Nettles make for a nourishing and cleansing tea

On my way to school one morning in Vancouver, cutting through a back alley, I noticed them. The unruliest crop of nettles I had ever seen.

On my way to school one morning in Vancouver, cutting through a back alley, I noticed them. The unruliest crop of nettles I had ever seen. Like green gargoyles they protected a black iron fence which separated the alley from an immaculate green lawn. “Ah, ha, another use for nettles,” I thought. Cheaper than feeding a watch dog, no worrying about neighbours complaining about barking and no unsightly brown spots sprouting the sprawling green grass. The bite of nettles would stop any trespasser from popping over the fence.

The Romans found medicine in nettle’s bite. In their cute military skirts or wrapped in bed sheet togas, they enthusiastically flailed aching joints with nettles. This calmed the pain of arthritis. Or perhaps nettles sting is worse than the chronic ache and they were distracted by the blossoming red rash. In our time, herbs in this manner are called rubefacients. However today, rubefacients are usually administered as a poultice or ointment and without the drama of self-flagellation. Two popular ones are cayenne pepper and horseradish.

In my practice, most people are given nettles as part of their tea. However, it is not the tough, biting mature nettles that I use; it is the young, bright green, tender shoots. Collecting the young nettles shoots still requires gloves and long sleeves, but once dried the sting is gone.

Steaming the young shoots, like spinach, also deactivated the bite. Steamed nettles with a sprinkle of parmesan cheese is delicious and an intense experience of chlorophyll. If you do get stung will collecting nettles, a spit poultice of plantain or yellow doc leaves will relieve it.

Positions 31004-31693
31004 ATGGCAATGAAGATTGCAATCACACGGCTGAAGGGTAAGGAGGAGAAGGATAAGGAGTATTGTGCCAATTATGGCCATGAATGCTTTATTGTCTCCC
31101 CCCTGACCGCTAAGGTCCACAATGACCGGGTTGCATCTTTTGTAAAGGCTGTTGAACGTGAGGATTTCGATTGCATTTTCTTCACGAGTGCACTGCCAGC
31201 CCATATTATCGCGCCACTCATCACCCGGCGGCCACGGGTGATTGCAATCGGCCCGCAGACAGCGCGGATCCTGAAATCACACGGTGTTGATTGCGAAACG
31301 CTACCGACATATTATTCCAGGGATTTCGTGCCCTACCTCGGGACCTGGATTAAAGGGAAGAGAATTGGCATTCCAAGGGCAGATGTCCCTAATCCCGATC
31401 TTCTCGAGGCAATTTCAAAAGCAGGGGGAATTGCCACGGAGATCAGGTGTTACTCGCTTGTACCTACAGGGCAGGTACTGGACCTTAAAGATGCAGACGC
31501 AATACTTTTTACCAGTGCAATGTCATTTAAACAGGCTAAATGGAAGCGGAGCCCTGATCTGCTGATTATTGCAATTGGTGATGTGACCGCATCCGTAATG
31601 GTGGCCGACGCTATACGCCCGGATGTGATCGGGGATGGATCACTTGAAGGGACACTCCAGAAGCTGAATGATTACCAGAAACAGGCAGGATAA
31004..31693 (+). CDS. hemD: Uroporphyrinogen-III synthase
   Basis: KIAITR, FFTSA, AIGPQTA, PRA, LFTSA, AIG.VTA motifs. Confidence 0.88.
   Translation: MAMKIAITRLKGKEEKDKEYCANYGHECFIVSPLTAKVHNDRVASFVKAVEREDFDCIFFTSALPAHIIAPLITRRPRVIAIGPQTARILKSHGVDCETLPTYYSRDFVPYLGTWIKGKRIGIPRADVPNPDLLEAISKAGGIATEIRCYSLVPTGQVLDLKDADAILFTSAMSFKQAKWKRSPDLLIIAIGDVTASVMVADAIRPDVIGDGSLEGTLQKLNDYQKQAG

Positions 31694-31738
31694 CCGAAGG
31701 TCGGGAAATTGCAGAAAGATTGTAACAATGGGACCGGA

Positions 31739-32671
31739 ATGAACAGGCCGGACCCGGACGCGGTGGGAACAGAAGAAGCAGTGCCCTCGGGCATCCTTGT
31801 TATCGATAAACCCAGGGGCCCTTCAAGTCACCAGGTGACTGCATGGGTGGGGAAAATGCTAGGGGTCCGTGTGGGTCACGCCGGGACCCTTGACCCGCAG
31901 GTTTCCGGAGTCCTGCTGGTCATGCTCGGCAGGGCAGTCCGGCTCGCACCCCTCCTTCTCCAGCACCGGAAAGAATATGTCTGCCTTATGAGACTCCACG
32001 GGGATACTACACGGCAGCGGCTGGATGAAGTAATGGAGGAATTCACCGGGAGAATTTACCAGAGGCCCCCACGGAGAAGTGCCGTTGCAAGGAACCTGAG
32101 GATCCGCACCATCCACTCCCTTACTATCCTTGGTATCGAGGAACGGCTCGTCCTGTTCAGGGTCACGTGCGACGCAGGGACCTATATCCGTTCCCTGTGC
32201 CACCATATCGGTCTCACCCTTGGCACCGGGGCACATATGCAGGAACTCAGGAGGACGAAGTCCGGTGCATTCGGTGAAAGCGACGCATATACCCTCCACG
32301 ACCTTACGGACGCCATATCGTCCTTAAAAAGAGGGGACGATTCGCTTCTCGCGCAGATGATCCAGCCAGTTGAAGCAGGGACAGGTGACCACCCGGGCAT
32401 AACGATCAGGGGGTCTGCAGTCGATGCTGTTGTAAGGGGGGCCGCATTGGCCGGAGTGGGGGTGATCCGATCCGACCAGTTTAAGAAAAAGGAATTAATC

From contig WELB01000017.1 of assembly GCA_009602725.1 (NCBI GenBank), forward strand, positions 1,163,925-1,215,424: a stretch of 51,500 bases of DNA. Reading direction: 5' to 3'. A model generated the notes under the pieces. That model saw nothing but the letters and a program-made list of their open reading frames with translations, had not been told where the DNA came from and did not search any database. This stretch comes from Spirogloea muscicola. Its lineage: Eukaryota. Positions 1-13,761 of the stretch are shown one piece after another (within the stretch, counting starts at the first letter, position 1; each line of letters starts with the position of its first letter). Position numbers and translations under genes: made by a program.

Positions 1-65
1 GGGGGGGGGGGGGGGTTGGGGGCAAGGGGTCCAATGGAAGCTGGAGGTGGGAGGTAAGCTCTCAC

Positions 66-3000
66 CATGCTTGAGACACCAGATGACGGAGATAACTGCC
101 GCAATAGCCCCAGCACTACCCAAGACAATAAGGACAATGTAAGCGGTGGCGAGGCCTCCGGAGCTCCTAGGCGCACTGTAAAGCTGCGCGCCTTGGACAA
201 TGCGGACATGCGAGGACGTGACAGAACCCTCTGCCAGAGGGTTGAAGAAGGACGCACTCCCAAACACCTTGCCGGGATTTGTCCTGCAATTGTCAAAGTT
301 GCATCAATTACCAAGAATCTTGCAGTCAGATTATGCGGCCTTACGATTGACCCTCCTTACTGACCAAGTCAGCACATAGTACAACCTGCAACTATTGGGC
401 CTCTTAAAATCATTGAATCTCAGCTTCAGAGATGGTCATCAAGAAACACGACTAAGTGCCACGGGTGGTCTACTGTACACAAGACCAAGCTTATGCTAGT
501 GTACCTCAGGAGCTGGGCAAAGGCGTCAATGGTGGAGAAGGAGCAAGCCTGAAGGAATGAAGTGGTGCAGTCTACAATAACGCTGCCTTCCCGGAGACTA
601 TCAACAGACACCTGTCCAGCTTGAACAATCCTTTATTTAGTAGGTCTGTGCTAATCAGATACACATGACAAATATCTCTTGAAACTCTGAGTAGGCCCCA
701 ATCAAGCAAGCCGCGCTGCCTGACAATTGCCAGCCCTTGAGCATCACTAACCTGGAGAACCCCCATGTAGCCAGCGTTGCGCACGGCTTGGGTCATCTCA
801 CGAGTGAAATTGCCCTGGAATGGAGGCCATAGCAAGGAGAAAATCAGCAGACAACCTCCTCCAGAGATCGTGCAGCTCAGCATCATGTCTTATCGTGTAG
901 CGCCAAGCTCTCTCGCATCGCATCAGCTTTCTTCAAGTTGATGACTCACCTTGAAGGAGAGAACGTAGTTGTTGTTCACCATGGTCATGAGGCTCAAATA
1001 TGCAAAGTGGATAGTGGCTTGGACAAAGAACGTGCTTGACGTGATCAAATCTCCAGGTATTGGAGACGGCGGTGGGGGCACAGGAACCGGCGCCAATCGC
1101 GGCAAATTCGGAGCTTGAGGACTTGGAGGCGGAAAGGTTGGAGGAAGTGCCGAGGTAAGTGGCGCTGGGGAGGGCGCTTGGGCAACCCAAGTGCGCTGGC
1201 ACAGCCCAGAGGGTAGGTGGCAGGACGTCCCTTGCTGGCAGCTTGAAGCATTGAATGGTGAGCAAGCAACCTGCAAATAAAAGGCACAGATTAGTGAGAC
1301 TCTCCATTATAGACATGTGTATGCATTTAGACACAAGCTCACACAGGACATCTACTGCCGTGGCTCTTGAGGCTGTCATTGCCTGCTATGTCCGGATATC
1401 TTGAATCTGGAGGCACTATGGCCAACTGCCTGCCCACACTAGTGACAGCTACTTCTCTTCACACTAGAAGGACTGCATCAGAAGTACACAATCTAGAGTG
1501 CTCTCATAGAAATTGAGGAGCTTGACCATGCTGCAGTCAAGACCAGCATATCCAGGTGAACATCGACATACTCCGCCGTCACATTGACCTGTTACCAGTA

Dried nettles make a nourishing and cleansing tea. Nettles are high in iron, Vitamin C, K, zinc, selenium, foliate, calcium, beta-carotene, potassium and more. But best of all, they taste good as a tea and are a cheap and easily accessible multi-vitamin with guaranteed bioavailability.

Nettle clears up skin. It gently cleanses the body, easing the skin’s role in removing toxins from the body. This in turn is healing to eczema, psoriasis and acne. If you don’t have a skin condition, Nettles will give your skin a healthy glow and helps make you hair shiny. Not to mention it strengthens nails.

The detoxifying effect of Nettles also helps relieve chronic muscle and arthritic pain. It is a traditional remedy for gout.

Nettles are considered a kidney tonic. Drinking nettle tea, improves urine flow while reducing frequency and having to get up in the night. This effect is very useful in relieving swollen prostates. The root of nettles are the key plant part here.

Nettles will draw excess fluids from other parts of the body reducing bloating and water retention. For this reason it is essential in PMS and weight loss teas.

The vitamin K content reduces heavy flow.

Nettles have much to offer pregnant women. First Nations drank nettles during pregnancy as a deeply nourishing tea. Taken before labour, nettles reduce bleeding. Drinking the tea while nursing enriches breast milk.